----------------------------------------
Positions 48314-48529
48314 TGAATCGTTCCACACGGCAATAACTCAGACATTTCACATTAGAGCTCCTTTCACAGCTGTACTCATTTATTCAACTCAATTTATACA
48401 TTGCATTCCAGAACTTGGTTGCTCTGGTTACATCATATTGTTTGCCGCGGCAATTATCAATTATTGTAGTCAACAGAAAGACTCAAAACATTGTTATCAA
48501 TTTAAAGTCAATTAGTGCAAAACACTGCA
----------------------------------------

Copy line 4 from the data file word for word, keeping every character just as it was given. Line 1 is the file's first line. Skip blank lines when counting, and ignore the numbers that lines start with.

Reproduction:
48501 TTTAAAGTCAATTAGTGCAAAACACTGCA